Nanna Vestergaard Ahrensberg

Nurturing Language to Support Immigrant Families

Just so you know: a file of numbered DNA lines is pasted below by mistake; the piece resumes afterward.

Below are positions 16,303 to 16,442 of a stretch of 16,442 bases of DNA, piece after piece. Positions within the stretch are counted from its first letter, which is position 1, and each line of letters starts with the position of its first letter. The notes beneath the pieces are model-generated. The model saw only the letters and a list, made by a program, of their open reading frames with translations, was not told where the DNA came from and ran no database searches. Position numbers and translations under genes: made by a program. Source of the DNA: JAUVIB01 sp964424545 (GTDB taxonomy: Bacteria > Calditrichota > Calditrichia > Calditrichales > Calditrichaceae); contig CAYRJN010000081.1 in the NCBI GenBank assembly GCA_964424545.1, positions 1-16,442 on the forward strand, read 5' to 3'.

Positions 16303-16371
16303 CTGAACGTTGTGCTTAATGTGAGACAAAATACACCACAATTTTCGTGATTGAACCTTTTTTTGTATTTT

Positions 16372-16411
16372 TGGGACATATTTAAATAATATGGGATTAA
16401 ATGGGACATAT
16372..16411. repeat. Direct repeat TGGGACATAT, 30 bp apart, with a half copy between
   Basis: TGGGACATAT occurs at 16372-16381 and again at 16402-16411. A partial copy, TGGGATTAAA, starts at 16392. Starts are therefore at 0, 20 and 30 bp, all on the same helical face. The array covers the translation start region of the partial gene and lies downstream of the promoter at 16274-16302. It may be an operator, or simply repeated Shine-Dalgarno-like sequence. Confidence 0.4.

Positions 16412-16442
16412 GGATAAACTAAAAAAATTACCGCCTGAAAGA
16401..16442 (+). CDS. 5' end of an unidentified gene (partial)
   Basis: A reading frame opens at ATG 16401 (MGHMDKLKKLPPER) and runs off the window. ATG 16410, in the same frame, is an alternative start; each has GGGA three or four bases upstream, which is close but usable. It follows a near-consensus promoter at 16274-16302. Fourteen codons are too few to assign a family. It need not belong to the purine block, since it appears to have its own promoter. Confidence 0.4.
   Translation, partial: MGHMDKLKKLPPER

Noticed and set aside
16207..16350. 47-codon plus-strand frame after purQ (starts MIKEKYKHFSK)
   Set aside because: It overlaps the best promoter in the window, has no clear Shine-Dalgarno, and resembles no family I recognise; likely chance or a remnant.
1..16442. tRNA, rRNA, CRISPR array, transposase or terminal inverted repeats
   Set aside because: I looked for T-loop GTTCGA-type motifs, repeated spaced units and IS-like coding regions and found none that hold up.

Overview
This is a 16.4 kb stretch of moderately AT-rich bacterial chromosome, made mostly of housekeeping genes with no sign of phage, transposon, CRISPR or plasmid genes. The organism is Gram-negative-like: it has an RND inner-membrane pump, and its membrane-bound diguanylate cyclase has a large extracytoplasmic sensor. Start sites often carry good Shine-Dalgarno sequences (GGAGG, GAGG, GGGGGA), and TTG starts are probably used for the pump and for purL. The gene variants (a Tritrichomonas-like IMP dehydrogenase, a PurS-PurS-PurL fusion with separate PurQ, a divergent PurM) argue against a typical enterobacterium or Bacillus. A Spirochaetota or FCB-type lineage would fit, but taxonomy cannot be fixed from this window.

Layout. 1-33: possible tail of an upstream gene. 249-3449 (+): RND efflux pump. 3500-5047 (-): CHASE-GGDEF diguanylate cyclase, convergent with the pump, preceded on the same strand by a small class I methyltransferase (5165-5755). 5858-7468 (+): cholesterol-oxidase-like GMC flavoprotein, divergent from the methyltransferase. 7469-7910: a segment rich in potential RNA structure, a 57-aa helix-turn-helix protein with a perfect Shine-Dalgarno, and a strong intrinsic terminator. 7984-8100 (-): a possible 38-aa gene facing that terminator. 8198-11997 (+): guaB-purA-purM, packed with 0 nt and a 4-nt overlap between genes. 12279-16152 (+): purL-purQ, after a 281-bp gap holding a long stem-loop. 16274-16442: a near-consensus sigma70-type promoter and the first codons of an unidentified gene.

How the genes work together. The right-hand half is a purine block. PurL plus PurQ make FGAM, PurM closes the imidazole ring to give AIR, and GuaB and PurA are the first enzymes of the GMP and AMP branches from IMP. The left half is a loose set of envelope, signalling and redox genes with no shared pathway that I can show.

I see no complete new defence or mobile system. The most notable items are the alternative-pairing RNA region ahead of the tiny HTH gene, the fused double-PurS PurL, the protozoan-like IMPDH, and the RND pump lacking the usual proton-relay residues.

The question about how societies can accommodate the growing cultural and linguistic diversity and help immigrant families integrate into society is important and timely in many Western countries. Selective acculturation has been presented as a promising pathway for immigrant integration in the American migration literature. This seminal theory has significantly advanced our understanding of immigrant integration by highlighting the benefits of children of immigrants maintaining ties to their cultural origin while adopting majority society norms. However, the theory’s applicability beyond North America, translation of its propositions into societal interventions, and their practical implementation have received less attention. The dissertation addresses this gap by examining whether and how societal support of cultural resources stemming from immigrant families’ first language can facilitate their integration. This is investigated in a systematic literature review, in-depth qualitative interviews, a survey experiment, and a series of field experiments in Western Europe. The four papers in the dissertation reveal a strong connection between language, families’ self-understanding, and enhanced well-being when language is addressed as an asset in school and society. Minority families, their teachers, and majority members in the same public schools endorse such language support, which suggests that debates on accommodating diversity may not be so contentious in practice. However, the dissertation also identifies substantial practical challenges in implementing such interventions at scale, regarding low uptake despite families and teachers’ declared and revealed interest. A critical next step is to concentrate efforts on implementation to fully realize the potential of such interventions.


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